Next Big Day

by Nathaniel R. Helms | June 9, 2008 |  Note: This story was updated on June 13.

Attorneys representing Marine Lt. Col Jeffrey Chessani will find out Tuesday June 17, 2008 at 9:00 am PST whether the presiding judge in the Haditha Massacre case will grant a defense motion to dismiss his charges because of undue command influence.

Originally, as we reported, the hearing was scheduled for three days, June 16- 18. But the presiding judge, Col. Steven Folsom, USMC, has informed counsel that the hearing has been changed to only one hour on Tuesday. The only business the judge will address is his ruling on the defense motion to dismiss.

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If Col. Folsom denies the defense motion, Lt. Col. Chessani will stand general court-martial July 21 for alleged dereliction of duty and orders violations, said Richard Thompson, chief counsel of the civilian law firm representing him.

The veteran combat Marine is the highest ranking officer to be charged with a crime in the discredited massacre investigation. Four enlisted men and three officers under his command were also charged with war crimes. Five of them have already been exonerated during pre-trail legal maneuvers and 1st Lieutenant Andrew Grayson was found not guilty last week of a laundry list of related charges.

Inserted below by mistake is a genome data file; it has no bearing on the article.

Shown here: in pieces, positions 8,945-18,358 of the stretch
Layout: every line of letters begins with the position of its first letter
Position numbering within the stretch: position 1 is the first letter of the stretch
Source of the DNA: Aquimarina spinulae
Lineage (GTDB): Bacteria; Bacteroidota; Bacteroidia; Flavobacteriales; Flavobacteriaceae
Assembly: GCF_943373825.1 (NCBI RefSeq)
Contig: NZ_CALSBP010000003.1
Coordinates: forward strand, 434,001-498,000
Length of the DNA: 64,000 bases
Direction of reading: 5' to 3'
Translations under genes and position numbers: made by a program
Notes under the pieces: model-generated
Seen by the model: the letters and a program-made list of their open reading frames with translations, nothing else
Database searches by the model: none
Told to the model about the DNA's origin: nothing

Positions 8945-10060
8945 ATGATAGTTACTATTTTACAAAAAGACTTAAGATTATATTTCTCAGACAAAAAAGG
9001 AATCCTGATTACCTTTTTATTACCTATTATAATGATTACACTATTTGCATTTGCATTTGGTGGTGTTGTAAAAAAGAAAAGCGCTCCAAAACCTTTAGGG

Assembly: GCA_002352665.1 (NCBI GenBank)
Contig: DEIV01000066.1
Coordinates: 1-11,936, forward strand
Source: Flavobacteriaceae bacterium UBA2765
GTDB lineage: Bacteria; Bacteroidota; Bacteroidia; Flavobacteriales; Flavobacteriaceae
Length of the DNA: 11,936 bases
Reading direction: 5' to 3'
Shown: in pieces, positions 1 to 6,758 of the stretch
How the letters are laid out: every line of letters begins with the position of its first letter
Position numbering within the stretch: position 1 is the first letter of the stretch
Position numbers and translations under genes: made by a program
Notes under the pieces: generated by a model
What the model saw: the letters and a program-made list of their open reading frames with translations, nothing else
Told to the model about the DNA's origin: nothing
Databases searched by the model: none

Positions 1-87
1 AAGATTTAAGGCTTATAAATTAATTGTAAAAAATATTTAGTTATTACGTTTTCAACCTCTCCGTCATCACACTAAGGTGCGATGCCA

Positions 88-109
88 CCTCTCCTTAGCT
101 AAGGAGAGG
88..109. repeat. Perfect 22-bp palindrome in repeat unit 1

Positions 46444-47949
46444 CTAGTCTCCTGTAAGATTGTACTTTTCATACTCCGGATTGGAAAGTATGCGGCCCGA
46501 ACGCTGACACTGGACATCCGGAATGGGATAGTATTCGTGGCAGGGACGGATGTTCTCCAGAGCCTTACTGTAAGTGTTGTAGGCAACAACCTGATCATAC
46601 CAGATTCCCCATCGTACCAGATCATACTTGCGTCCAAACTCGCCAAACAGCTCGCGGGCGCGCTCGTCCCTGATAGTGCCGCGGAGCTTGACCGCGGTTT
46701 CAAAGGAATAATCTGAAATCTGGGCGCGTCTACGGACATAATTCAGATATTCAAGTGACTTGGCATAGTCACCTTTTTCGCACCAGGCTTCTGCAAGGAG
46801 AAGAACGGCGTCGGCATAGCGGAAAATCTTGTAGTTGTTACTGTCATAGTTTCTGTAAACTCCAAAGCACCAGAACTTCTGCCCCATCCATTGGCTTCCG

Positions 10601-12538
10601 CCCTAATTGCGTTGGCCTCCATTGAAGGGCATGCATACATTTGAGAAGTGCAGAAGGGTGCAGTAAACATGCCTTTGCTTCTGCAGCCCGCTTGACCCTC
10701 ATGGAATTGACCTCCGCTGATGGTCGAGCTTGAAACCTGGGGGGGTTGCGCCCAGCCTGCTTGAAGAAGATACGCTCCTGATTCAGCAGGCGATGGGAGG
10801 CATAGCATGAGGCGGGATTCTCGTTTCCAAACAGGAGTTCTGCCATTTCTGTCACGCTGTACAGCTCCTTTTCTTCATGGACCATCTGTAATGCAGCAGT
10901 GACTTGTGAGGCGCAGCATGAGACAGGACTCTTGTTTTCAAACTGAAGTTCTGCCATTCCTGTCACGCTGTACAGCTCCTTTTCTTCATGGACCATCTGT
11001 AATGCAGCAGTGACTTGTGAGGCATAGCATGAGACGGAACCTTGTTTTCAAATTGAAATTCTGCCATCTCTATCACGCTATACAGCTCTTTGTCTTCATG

The day before Grayson went to trial, Folsom deferred making a decision on a defense motion by Chessani’s lawyers asking that the case be dismissed ‘with prejudice’ for alleged undue command influence in the convening authority’s decision to prosecute the former commander of 3rd battalion, 1st Marines in Iraq.

Even with a favorable decision by Folsom, Chessani is not out of the woods, Thompson said. Folsom could dismiss the charges ‘without prejudice,’ leaving the door open for Chessani to be charged again.

One member of Chessani’s defense team noted that government prosecutors have already shown they will go to any length to obtain a conviction in the broadest, most expensive criminal investigation in contemporary military history.

“Why wouldn’t they?” he said. “We are talking about prosecutors still trying to maintain the fiction there was no incoming fire after the IED went off and that the huge firefight on Viper was a separate incident.”

Four enlisted members of a rifle squad Chessani command killed 15 civilians and eight insurgents hiding among them after a remotely detonated IED killed a squad member and wounded two others riding in a convoy. About 500 meters away on a road called Viper another squad of Marines was embroiled in a morning-long grenade fight with insurgents that left nine Marines wounded.